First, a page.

Chula Vista filmmaker highlighted at GI Film Festival


The GI Film Festival San Diego debuted its permanent home here in 2015, established in Washington D.C. in 2006. This festival features movies by, for, or about the military, that will be streaming the entire festival virtually this year May 18-23. In partnership with KPBS and Film Consortium San Diego, the festival has 38 films. The San Diego Local Film Showcase is a collection of films made here in San Diego County.

Local Chula Vista resident, Floyd Strayer, is debuting his first film as the director of “Life After Oblivion.” Strayer is a retired U.S. Marine with 21 years of active duty and for the past 22 years, worked for the U.S. Navy supporting sailors and Marines with engineering and tech services around the world.

“I am new to filmmaking,” he said. “This is my first film as a director. A few years ago, I went to Toastmasters to work on my interview skills and found a whole new world of public speaking, and in doing so, found my voice in talking about my brother who I lost to suicide in 1999. That led me into trying to perfect that speech because it is a hard subject to talk about, suicide prevention period.”

From there, Strayer said he hit comedy stages for about a year to learn timing and how to relate to audiences, and then the next year, auditioned for a play, got a role, and has done several plays in region since.

“I increased my audience hoping to reach more people with a message about the stigma around mental illness and suicide prevention,” he said. “I enjoyed acting, loved the industry, especially here in San Diego. It is a very supportive group here.”

Strayer went to the GIFF for the first time in 2019 to see “The Black String,” starring Frankie Muniz from “Malcolm in the Middle.” He said he saw a guy wearing a Veterans in Media & Entertainment shirt, so he went to introduce himself as he is a member of VME. It happened to be the director of the film.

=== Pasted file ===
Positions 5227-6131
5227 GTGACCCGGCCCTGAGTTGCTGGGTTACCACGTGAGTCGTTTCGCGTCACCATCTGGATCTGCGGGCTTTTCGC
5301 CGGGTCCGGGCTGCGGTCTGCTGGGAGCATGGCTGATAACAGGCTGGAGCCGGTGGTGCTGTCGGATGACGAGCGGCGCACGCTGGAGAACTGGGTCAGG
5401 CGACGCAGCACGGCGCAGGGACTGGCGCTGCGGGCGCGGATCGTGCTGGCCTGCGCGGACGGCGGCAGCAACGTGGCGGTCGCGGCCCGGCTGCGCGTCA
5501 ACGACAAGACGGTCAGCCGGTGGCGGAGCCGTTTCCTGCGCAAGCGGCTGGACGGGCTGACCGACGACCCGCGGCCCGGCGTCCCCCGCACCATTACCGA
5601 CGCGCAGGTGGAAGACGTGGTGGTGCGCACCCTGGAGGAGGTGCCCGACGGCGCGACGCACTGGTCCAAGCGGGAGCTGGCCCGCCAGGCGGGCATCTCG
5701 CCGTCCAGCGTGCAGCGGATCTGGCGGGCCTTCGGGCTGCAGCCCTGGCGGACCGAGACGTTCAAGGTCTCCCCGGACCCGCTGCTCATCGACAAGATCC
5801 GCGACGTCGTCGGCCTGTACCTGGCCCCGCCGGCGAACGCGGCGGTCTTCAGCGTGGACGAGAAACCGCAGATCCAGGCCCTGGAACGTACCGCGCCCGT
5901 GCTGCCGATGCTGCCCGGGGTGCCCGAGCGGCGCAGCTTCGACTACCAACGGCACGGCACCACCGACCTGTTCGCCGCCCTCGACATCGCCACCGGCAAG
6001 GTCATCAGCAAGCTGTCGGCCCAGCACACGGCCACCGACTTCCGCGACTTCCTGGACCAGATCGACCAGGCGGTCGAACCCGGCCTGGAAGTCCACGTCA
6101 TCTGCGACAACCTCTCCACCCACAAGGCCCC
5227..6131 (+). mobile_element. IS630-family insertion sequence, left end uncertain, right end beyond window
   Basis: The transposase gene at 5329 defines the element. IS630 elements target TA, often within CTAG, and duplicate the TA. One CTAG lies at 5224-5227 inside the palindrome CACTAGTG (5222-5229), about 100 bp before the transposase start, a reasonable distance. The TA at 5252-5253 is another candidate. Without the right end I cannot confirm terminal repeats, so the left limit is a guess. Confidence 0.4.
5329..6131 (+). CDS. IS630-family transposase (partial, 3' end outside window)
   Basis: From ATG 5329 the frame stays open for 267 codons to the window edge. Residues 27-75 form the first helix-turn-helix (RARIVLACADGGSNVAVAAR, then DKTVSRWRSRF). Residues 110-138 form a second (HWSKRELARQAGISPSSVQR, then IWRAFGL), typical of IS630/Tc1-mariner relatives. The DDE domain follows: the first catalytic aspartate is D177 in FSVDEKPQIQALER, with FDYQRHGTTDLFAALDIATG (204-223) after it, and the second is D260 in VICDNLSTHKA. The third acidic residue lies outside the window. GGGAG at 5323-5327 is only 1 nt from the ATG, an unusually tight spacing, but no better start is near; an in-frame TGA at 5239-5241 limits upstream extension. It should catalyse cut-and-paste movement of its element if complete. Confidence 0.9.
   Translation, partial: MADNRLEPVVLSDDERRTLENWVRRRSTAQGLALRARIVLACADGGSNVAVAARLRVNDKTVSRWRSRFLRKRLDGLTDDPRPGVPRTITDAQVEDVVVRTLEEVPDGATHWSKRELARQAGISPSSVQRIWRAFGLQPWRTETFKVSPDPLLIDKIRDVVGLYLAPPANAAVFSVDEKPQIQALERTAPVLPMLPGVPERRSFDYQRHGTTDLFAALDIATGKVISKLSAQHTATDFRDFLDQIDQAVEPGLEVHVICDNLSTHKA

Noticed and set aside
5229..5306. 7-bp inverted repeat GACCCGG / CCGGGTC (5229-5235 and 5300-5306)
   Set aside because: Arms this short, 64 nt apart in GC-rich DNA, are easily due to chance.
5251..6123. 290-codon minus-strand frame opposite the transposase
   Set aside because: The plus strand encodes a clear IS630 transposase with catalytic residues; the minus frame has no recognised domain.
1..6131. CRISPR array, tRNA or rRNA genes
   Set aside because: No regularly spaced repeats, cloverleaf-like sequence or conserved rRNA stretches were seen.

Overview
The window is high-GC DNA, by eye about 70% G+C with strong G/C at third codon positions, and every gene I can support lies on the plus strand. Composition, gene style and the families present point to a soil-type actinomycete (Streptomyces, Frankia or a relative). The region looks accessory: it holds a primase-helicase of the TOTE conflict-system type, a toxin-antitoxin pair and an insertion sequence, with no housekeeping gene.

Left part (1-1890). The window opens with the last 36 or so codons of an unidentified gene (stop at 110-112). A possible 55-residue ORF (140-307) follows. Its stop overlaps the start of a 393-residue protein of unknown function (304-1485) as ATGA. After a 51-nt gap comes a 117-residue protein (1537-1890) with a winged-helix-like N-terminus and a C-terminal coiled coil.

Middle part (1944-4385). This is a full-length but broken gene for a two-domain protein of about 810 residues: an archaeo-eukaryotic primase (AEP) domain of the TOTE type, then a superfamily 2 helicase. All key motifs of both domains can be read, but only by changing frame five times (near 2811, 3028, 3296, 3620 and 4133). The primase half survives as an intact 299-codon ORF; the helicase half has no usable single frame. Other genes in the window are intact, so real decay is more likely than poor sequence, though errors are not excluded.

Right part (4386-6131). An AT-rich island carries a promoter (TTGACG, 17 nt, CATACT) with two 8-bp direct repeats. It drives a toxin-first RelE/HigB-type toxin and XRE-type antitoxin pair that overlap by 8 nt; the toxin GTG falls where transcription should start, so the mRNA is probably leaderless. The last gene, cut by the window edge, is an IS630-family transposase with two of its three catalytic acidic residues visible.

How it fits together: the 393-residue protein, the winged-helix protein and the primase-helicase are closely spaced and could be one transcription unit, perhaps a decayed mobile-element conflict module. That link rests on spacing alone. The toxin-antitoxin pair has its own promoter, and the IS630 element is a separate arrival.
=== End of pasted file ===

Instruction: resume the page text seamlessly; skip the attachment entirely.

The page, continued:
“I watched the movie and the talkback, and I thought this would be another way to maybe one day being able to be here at the GIFF talking about my movie,” he said.

Strayer said a few months later, the Film Consortium San Diego did its Armed Forces Film Challenge, scenes about military, something about their tour or their lives. It was a 60 day challenge. The Consortium sent three scripts written by veterans from So Say We All. He had 24 hours to pick which story, then 60 days to write it, produce it, film it, and turn it in. In the challenge, everyone that participated in the filmmaking had to be volunteers.

“And we did it last year,” he said. “We had to have it in by March 30. Luckily, we filmed everything Feb. 28 and 29 and we were in post-production by the time COVID-19 hit. We had over 30 volunteers as part of the movie, 14 of them veterans.”

Strayer said “Life After Oblivion” is about a sniper, based on a true story by Adam Stone from Oceanside.